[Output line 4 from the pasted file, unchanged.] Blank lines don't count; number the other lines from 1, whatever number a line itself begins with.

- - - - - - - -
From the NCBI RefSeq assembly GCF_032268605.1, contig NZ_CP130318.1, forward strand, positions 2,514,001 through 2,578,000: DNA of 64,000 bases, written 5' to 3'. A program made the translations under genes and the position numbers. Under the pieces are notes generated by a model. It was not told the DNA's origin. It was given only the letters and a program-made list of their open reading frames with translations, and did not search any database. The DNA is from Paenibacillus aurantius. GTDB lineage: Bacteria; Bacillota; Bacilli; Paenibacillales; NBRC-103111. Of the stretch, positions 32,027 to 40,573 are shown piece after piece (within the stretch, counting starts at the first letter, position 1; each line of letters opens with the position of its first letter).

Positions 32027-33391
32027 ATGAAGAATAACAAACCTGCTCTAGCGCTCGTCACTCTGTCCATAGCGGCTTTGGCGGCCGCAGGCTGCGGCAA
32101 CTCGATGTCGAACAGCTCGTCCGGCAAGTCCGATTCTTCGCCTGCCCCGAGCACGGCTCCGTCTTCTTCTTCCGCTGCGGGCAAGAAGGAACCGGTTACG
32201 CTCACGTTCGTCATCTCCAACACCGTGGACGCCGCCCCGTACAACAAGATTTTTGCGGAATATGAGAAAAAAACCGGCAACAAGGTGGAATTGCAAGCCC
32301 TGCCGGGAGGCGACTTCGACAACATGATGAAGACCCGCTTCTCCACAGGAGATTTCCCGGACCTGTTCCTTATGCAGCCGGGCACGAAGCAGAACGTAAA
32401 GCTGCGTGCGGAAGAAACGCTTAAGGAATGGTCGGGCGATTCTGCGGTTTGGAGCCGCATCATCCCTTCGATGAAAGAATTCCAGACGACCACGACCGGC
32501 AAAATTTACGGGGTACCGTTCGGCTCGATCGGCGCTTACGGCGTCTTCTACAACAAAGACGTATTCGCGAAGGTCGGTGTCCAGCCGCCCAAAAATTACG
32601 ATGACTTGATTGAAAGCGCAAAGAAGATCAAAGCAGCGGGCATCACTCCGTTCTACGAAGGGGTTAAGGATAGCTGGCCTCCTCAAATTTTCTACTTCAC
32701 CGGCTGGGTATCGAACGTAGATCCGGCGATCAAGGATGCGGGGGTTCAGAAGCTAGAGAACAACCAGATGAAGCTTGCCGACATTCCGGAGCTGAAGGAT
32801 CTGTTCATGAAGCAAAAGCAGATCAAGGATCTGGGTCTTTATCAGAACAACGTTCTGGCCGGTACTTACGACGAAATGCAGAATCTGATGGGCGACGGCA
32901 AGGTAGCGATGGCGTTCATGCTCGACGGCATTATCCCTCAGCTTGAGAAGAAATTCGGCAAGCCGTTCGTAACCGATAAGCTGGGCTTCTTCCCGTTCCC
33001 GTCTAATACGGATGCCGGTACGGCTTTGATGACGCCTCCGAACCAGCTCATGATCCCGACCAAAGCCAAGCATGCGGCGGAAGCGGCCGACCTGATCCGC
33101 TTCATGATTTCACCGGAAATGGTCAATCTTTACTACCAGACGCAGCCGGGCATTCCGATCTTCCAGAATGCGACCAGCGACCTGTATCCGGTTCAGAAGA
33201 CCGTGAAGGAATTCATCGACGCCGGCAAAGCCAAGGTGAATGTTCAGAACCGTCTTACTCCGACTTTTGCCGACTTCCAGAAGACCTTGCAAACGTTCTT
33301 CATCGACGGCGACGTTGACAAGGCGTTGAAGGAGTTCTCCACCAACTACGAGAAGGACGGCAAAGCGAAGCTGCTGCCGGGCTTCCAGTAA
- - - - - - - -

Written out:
32101 CTCGATGTCGAACAGCTCGTCCGGCAAGTCCGATTCTTCGCCTGCCCCGAGCACGGCTCCGTCTTCTTCTTCCGCTGCGGGCAAGAAGGAACCGGTTACG